Atrial fibrillation (AFib) heightens stroke risk—but new research shows that this is true only in people with certain aortic shapes. Those with aortic arches that are less curved are more prone to stroke, according to a study published online Aug. 1 in Nature.
“Lower curvature angles (i.e., less than 90 degrees) or relatively less tortuous configuration of aorta lead to significant increase in stroke propensity by AFib while stroke propensity alteration by AFib was shown to be negligible at higher curvature angles,” wrote lead author Hyo Won Choi, with the California Medical Innovations Institute in San Diego, and colleagues.
The research team cited “elevated pressure gradient level in highly folded aorta configurations” that may influence clot trajectory and stroke propensity.
“The present study suggests that the elevated risk of left carotid artery embolization induced by AFib is critically dependent on the patient-specific geometry of aortic arch,” the authors stated. They found that, for patients with less tortuously configured aortic arches, risk was elevated 2.5 to 3.8 times.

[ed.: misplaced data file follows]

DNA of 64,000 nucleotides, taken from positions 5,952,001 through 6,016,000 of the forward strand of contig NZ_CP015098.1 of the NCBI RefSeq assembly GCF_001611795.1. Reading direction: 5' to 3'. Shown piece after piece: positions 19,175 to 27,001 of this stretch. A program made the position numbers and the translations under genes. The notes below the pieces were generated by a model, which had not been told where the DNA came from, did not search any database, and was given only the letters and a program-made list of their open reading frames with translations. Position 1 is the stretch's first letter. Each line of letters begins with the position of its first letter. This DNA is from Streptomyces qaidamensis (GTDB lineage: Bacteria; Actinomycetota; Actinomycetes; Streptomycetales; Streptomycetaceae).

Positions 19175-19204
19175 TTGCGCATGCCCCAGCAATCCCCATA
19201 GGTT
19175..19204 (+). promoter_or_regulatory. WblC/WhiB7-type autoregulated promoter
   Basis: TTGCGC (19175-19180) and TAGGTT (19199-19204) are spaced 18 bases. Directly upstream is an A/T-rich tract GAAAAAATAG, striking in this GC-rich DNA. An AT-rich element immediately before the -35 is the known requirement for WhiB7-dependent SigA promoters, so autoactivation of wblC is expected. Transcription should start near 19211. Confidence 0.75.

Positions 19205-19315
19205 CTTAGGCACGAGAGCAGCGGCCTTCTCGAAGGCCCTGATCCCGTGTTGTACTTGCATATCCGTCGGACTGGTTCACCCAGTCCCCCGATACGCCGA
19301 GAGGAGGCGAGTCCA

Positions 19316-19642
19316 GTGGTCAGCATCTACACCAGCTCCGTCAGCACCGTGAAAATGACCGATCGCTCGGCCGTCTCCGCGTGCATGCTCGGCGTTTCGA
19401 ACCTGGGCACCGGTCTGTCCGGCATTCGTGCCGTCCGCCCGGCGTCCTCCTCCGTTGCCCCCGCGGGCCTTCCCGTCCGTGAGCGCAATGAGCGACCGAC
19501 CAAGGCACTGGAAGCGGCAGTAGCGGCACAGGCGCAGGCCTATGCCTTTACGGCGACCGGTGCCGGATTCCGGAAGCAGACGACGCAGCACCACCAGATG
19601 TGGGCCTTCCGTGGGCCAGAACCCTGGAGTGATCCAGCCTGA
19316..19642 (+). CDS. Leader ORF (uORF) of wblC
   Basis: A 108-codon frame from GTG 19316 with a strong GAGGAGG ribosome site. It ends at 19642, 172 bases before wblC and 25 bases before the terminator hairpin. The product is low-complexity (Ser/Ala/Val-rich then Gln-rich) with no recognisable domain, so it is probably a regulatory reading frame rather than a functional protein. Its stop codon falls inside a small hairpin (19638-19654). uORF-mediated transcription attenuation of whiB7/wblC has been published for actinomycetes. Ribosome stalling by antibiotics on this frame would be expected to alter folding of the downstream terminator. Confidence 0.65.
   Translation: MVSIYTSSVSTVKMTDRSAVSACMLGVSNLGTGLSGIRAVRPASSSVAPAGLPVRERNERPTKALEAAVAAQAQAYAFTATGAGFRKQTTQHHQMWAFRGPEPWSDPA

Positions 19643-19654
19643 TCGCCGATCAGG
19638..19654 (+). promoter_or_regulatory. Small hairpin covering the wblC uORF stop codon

The researchers conducted computational fluid dynamics simulations based on patient data extracted from CT scans. The study was small, based on data from only five patients. Acknowledging that limitation, the authors called for future investigation to confirm their findings with a larger sample of patient-specific data.
As the U.S. population is aging, stroke rates are rising sharply and are expected to more than double over the next 40 years, the researchers wrote. Their simulations suggest that the aortic arch’s curvature represents a significant risk factor, one worthy of further testing in future clinical trials.